Gabardini biplane

The Gabardini biplane was an Italian single seat biplane, designed and built near the beginning of World War I. It was an advanced trainer and could be fitted with engines of output between about 40 to 80 kW (55 to 105 hp).

Gabardini biplane
Role Advanced military trainer
National origin Italy
Manufacturer Società Incremento Aviazione, Cameri
First flight c.1914

Design and development

Intended as an advanced military trainer, the Gabardini was a conventionally laid out two bay biplane, its thin section, unstaggered wings braced together with a near-parallel pair of interplane struts on each side and assisted by flying wires. The lower wing was mounted on the bottom fuselage longerons and the upper wing supported over the fuselage by two pairs of short cabane struts. The fuselage was broadly similar to that of the Gabardini monoplane, deep bellied between the wings, flat sided and flat topped behind the cockpit, tapering markedly rearwards to the tail. The cockpit was just forward of the trailing edge of the upper wing. The biplane's empennage was also similar to that of the monoplane, with its tailplane well forward of the rounded, single piece rudder and mounting a pair of semi-circular elevators. Though the biplane had a skidless conventional undercarriage, with single mainwheels strut-mounted and wire braced to the lower fuselage near the wing leading edge, the tail skid was unusually long and attached at mid-fuselage just aft of the cockpit. On the ground the aircraft had an attitude closer than usual to that attained in-flight, keeping the elevators, which when deflected reached below the fuselage bottom, well clear of the grass.[1]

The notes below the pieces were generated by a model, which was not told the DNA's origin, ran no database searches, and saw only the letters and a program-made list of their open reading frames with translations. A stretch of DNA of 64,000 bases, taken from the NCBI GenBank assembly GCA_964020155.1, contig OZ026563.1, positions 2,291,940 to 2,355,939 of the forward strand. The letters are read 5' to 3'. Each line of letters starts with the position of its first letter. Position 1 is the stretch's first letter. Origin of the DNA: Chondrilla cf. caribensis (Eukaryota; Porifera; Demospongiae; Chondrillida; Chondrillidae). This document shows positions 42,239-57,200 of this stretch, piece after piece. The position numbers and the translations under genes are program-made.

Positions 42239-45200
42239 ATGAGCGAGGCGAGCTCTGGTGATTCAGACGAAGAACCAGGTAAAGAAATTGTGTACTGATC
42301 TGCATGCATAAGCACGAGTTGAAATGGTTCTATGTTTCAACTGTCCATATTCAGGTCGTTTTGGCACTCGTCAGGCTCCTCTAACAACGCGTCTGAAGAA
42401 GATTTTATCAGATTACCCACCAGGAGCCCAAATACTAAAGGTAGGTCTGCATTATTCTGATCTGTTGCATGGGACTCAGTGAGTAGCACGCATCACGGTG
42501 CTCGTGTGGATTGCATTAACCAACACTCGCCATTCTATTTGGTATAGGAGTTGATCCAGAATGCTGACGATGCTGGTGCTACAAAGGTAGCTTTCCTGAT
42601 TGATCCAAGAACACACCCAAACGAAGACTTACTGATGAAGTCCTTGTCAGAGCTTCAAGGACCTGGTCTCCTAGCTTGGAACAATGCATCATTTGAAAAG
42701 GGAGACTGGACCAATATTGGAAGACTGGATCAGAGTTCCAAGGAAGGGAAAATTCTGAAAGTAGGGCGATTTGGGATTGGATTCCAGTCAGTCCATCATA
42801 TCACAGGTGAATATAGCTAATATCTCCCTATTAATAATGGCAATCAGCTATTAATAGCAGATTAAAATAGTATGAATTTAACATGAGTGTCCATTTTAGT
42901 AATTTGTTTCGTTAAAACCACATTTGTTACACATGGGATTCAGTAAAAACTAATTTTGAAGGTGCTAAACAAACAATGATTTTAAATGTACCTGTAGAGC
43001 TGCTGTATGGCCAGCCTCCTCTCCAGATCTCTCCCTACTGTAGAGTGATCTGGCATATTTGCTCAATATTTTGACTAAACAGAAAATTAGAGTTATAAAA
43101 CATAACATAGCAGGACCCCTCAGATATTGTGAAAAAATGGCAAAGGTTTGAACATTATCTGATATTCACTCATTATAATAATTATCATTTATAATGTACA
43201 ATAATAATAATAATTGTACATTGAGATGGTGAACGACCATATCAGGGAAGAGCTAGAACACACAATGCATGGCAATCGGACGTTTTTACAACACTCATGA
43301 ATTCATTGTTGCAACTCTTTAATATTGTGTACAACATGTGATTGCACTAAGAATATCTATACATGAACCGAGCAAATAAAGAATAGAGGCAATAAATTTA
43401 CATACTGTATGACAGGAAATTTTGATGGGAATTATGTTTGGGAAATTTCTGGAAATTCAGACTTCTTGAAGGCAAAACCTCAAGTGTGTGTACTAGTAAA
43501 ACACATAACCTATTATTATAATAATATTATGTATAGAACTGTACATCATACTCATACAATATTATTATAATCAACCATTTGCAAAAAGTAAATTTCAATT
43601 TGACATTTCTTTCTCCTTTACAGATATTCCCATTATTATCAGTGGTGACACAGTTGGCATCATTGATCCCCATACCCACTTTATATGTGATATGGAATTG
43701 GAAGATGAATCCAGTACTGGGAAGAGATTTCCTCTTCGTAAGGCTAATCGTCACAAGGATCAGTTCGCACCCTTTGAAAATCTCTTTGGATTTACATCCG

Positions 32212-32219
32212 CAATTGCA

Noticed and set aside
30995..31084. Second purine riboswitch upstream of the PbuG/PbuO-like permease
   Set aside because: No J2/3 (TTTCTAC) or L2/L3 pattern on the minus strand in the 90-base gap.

Variants of the biplane appeared with a range of different rotary engines, each carefully cowled and driving a two bladed propeller. The most powerful of these was an 82 kW (110 hp) Le Rhône. A smaller (60 kW (80 hp))) engine of the same make was also fitted, as was a 37 kW (50 hp) Gnôme. Apart from the effect of different engine diameters, these variants were similar in appearance, though at least one of the higher powered Le Rhone aircraft had a rudder which was less upright and also scallop-edged.[1]

Specifications (82 kW (110 hp) trainer)

Data from Jane's Fighting Aircraft of World War I[1]

General characteristics

  • Crew: One
  • Wingspan: 7.2 m (23 ft 7 in)
  • Height: 2.25 m (7 ft 5 in)
  • Wing area: 15.85 m2 (170.6 sq ft)
  • Gross weight: 535 kg (1,179 lb)
  • Powerplant: 1 × Le Rhône rotary engine, 82 kW (110 hp)
  • Propellers: 2-bladed


  • Maximum speed: 180 km/h (110 mph, 97 kn) "low down""
  • Wing loading: 33.7 kg/m2 (6.9 lb/sq ft)
  • Power/mass: 0.15 kW/kg (0.093 hp/lb)


  1. Taylor, Michael (2001). Jane's Fighting Aircraft of World War I. London: Jane's Publishing Company. pp. 202–3. ISBN 1-85170-347-0.
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